This constant exposure to this aspect of the news has an impact on our feeling of security and general wellbeing about the world. Simply put: it makes us more afraid.
A growing number of experts are calling the age in which we live in the Age of Fear. Despite the fact that most people around the world are living much safer lives than in the past, more and more people are being led to focus on what might go wrong in their future.
Surprisingly, even though we as Canadians live in one of the most politically peaceful environments, studies show that this doesn’t prevent us from feeling more and more afraid about things like terrorism, economic collapse and government corruption - all of which are actually in decline in Canada.
While fear is natural and can serve us in times of crisis, real problems arise in our health and well-being when fear becomes a background noise that doesn’t serve any real purpose.
In fact, excessive fear is one of the biggest causes of stress, and can affect your quality of life, health, and wellbeing.
The Emotional Effects Of Fear
These effects occur because fear makes our brains release high amounts of cortisol, the hormone linked to stress -- which is also the main source of many of the negative physical effects related to fear. As cortisol levels spike, this produces an increased heart rate, blood pressure, plus a decreased immune response, and an overall increase in muscle tension.
Fear can also affect our feelings of self-worth. Conditions such as the "Impostor Syndrome", which is associated with low-self esteem, is motivated almost entirely by fear, and has dramatic effects on our mental health - which then also spills over to affect our sensitivity to painful physical conditions.
The Physical Effects Of Fear
Health is as a combination of physical, mental, and spiritual well-being. These three elements are interconnected and interdependent, so that if one falters, so do the others.
Although fear is an emotion, it has clear effects on our physical health. To a certain extent, this is something we know to be true on a superficial level (think of the tummy aches you get when you are anxious, or the way your hands get sweaty or shaky when the fight-or-flight responses to fear kick in).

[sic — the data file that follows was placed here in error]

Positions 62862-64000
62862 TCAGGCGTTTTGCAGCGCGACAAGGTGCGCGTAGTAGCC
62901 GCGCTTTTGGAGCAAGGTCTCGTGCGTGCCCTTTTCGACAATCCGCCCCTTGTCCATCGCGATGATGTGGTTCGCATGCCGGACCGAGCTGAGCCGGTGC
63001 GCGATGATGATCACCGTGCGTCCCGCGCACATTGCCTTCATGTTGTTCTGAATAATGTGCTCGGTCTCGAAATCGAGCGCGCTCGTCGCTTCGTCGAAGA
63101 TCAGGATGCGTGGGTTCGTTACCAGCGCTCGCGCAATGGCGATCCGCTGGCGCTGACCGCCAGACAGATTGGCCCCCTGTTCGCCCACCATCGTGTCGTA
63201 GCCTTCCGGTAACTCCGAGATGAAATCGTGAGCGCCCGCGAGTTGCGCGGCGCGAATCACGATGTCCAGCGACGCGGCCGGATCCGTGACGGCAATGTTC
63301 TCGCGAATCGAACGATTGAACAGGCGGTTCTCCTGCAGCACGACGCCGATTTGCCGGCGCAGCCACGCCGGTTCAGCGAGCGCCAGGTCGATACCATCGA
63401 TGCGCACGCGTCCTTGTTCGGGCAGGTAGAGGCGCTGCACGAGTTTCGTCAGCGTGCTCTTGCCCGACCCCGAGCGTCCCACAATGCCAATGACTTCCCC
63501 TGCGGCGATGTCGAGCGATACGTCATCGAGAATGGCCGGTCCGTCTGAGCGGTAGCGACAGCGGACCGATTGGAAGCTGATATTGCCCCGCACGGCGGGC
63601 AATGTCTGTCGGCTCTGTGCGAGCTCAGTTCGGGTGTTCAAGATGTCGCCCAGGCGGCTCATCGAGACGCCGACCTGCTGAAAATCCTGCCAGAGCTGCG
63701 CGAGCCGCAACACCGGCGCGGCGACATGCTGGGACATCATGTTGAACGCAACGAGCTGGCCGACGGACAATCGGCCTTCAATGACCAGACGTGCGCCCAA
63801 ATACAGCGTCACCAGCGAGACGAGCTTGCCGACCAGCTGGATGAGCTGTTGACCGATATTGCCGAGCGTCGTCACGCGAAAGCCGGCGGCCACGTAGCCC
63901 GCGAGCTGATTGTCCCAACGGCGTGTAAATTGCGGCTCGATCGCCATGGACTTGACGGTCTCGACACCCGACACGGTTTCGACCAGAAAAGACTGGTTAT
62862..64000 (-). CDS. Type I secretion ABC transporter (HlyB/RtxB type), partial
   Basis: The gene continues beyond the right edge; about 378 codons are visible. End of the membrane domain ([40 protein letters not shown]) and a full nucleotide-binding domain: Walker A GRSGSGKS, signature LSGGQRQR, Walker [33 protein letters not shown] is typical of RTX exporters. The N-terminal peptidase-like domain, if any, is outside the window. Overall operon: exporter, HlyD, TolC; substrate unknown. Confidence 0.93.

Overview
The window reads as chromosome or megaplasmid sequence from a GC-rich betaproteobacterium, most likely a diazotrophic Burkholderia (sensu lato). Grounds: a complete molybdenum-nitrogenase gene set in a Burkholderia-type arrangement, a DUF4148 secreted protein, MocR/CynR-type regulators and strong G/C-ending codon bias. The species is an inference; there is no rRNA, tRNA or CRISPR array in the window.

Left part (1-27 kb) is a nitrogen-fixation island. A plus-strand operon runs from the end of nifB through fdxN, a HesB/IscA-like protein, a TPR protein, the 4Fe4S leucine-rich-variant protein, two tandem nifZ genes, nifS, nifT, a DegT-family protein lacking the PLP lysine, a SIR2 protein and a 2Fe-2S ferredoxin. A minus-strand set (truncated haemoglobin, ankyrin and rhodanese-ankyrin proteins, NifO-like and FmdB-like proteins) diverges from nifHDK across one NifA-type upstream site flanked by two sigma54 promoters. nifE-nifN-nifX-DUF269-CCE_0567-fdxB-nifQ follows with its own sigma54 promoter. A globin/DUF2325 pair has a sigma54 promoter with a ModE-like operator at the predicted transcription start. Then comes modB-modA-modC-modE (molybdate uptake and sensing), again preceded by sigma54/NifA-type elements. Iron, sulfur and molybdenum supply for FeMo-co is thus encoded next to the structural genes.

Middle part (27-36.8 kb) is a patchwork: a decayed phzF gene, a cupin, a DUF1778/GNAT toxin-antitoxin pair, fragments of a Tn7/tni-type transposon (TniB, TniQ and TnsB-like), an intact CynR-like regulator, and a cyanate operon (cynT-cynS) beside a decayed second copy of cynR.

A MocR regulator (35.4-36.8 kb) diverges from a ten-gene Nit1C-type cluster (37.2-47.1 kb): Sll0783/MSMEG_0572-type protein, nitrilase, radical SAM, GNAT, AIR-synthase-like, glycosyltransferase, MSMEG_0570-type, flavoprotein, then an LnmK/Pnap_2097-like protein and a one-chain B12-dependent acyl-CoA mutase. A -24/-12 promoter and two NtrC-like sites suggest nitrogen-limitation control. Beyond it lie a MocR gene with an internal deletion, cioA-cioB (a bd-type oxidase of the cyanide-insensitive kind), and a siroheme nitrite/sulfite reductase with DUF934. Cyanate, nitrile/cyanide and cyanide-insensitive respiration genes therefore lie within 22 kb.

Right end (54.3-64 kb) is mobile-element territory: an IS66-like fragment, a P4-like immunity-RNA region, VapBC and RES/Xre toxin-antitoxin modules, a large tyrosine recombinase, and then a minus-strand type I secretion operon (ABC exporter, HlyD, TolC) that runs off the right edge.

It is interesting (but alarming) to note that fear-induced anxiety has been proven to spark cardiovascular disease, chronic pain, fibromyalgia, and TMJ (jaw) pain and dysfunction.
Fear, and the resulting tension that is caused by it, has also been linked to the incidence of vertebral subluxations - spinal dysfunctions that are linked to a number of health conditions that span from migraines to chronic hip pain.
That's why it's vitally important that you consider the source of the pain, especially if you cannot link it to a physical trauma or activity, if you’d like for the pain to be resolved completely.
When your think back to when the pain first happened, were you under more physical stress (was there anything physically traumatic or intense that happened)?
Or, was the source of pressure and stress more mental/emotional? If you agree with the latter, then look below for the potential ease and/or resolution to your pain.
Five Tips To Let Go Of Fear To Improve Your Health
1. Be Kind To Yourself
Many fears can be attributed to the acronym "false evidence appearing real”. What this means is that the feelings of fear (and the actual physical responses created by these feelings) are based on mental perceptions of ourselves or our environments, not on actual evidence.
These types of fears can be eliminated by changing the way in which we see ourselves. Being nice to ourselves - celebrating our past successes, for example - is a simple and effective way we can begin retraining our minds to boost our self-esteem and eliminate some of the internal sources of fear.
2. Face Your Fears
This doesn't necessarily mean standing at the edge of a building (if you're afraid of heights) or jumping into a snake pit (if you're afraid of snakes), but rather trying to decipher what it is about heights and snakes that elevates those cortisol levels, and doing something active to address it.
3. Take Action
In general, taking physical action is another great way to counteract the fear response. Exercising or standing in power poses can both help reduce levels of cortisol, which as mentioned earlier are linked to stress and the many mental health issues associated with fear.
These studies show that activities like yoga, which are primarily focused on controlling breath, can improve the overall well-being of people struggling with their mental health, and can dramatically reduce symptoms of depression and anxiety.
The review also states that yoga can help deal with stress and post-traumatic stress disorder by reducing the quantity of cortisol – a hormone linked to stress and depression – in the body.
5. Get Help
When this is the case, reducing that pain can be effectively accomplished by addressing the emotional causes of fear and stress, or by addressing the tension and imbalance that consequently shows up in the body.
With our understanding of the mind-body connection, the practitioners at Back2Health are ideally suited to deal with both. Give us a call today - we’d love to help.